Nathan Englander - Books - What We Talk About When We Talk About Anne Frank
It is told in large part as a story within a story: A Jerusalem vegetable merchant explains to his young son how his friend and fellow Holocaust survivor becomes a killer. This is not an eye-for-an-eye revenge fantasy, nor is it a study of evil, but a touching look into the life of a deeply damaged soul in the aftermath of the "unimaginable brutality of modern extermination.
Sister Hills is an epic political fable centred on two mothers who, "in the way of the old country," agree, in order to save a sick child from the Angel of Death, to a bargain that turns out to be as much a curse as a blessing. The tale, as much as anything, is a powerful parable about coveting what is not yours, a message that will resonate with those who disagree with Israel's settlement policy on the West Bank. The collection may sound heavy, freighted as it is with painful history, but many of Englander's stories are laugh-out-loud funny even as they are deadly serious. Peep Show features a successful young lawyer with a deracinated name who has turned his back on Judaism and married a blond Gentile woman who buys him a candle with a picture of Jesus on it for his father's yahrzeit.
On a whim, he attends a peep show on Manhattan's 42nd Street and is confronted by the rabbis of his youth, who demand to know "what makes a nice boy forget God? Camp Sundown is equal parts hilarious and horrifying, as senior-citizen Holocaust survivors at a summer camp for the aged believe they recognize a Nazi among them.
This is as much a story about the fragility of memory as about the eternal need for justice, and the senior vigilantes' foibles only underscores the irony in the phrase "Never forget. The funniest and saddest story is The Reader , about a once famous writer and his last reader, in a world our world in which bookstores are more often frequented for their coffee shops than their books. Nathan Englander continues to be a master of the short story.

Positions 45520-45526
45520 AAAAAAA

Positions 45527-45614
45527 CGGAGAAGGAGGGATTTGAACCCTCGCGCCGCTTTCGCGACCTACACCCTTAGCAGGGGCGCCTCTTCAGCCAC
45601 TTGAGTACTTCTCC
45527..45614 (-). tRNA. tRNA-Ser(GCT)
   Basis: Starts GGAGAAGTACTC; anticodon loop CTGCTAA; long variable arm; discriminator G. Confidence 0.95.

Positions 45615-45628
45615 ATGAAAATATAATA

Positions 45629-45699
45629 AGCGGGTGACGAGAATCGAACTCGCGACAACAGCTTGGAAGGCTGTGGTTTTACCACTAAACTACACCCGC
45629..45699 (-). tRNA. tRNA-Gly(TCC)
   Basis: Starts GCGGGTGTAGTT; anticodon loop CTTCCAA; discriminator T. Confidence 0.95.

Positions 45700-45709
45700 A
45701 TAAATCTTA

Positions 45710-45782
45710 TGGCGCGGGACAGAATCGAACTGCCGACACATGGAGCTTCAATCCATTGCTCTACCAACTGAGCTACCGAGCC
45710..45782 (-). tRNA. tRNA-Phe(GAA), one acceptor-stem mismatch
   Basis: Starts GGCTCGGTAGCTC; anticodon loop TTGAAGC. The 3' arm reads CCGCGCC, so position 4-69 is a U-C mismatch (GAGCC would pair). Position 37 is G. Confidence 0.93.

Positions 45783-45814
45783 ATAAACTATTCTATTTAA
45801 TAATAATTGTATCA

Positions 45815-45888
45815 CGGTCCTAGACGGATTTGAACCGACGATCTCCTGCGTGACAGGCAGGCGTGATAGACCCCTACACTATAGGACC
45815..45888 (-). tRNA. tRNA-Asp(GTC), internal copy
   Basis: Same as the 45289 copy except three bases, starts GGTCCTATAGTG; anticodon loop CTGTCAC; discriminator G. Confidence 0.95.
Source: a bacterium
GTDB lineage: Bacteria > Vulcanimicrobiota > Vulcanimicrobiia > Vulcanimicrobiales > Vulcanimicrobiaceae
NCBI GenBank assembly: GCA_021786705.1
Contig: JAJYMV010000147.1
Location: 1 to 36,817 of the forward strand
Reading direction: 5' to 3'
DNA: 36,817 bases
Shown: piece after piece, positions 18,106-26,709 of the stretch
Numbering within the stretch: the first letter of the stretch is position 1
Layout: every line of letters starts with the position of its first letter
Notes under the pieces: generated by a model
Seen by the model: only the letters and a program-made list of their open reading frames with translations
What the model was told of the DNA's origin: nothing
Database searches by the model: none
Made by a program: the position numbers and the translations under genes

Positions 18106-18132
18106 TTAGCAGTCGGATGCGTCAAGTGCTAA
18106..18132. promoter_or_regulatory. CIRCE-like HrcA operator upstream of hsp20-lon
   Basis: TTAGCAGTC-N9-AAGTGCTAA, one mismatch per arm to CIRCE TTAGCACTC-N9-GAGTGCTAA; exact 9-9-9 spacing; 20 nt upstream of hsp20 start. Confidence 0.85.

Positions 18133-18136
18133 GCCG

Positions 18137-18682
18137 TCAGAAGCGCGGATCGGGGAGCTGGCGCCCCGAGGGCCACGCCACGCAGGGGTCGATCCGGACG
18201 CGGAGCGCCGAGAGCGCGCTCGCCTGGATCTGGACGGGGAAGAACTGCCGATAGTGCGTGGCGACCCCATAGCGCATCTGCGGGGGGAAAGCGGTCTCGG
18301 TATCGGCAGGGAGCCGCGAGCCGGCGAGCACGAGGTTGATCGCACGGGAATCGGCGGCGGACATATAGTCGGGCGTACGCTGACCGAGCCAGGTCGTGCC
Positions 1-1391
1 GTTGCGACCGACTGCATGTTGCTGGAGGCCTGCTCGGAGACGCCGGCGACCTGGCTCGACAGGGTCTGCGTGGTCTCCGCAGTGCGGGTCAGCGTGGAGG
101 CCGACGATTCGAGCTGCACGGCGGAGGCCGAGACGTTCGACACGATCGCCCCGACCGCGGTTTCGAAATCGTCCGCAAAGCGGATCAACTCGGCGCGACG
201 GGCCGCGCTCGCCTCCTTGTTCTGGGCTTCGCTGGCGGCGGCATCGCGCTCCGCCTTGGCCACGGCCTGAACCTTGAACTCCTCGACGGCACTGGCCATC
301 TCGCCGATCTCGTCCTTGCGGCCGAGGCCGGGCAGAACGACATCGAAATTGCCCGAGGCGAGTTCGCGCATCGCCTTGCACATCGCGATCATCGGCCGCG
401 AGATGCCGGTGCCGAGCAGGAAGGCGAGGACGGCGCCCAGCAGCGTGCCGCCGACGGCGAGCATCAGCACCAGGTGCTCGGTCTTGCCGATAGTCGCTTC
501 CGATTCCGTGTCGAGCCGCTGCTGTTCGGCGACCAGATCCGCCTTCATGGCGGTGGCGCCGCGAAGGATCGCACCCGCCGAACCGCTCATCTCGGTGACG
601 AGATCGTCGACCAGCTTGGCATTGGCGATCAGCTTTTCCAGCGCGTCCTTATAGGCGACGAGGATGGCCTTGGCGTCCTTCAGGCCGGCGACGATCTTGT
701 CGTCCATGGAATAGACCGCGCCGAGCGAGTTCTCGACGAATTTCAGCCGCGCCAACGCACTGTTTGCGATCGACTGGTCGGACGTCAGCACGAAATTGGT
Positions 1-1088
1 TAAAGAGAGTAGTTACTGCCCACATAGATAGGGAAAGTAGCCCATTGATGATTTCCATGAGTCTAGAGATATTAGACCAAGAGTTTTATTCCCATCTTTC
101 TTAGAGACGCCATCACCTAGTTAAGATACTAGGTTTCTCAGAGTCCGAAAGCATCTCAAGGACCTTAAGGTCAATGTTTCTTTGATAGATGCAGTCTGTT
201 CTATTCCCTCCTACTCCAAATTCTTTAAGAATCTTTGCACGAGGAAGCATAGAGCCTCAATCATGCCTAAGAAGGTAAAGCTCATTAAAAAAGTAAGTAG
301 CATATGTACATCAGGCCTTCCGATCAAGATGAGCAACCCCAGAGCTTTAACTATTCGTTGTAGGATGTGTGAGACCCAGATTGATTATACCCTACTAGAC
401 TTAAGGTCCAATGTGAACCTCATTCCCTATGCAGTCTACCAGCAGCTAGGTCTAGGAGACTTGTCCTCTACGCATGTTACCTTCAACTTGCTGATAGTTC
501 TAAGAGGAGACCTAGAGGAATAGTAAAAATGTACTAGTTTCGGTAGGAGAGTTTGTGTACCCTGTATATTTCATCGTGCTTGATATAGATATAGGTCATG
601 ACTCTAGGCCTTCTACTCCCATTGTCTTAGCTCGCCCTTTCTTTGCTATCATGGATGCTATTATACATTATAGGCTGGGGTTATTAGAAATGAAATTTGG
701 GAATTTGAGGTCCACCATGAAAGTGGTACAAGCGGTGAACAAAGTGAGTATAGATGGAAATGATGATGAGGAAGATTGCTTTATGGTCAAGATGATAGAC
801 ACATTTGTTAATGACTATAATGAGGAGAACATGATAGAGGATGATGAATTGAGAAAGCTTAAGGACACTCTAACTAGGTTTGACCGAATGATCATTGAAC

I only hope that another 13 years do not pass before his next collection. He teaches fiction writing at Emerson College in Boston. This is a space where subscribers can engage with each other and Globe staff. Non-subscribers can read and sort comments but will not be able to engage with them in any way.
Book review: ‘What We Talk About When We Talk About Anne Frank’ by Nathan Englander
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Special to The Globe and Mail. Published February 17, Updated May 11, However, Mark does not make things easy: the two men continue to argue now and again about aspects of Judaism especially.
The narrator, surprised by this secret, feels disoriented, but he and Deb soon reconcile. Despite the tension, Mark and Deb find common ground, and the four go outside to dance in the warm summer rain. The climax of the story occurs near the end, when they enter the pantry to find snacks. After playing it with a few of their neighbors and business associates, Deb plays it with the narrator, and claims that he would save her.
When Lauren and Mark play, however, it becomes clear after a prolonged silence that Lauren does not believe Mark, no longer Jewish in this hypothetical scenario, would risk his life for her and their children. The story ends with the narrator unsure of how to proceed and afraid to exit the room. Read more from the Study Guide.
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View the Study Pack. Plot Summary. Part 1.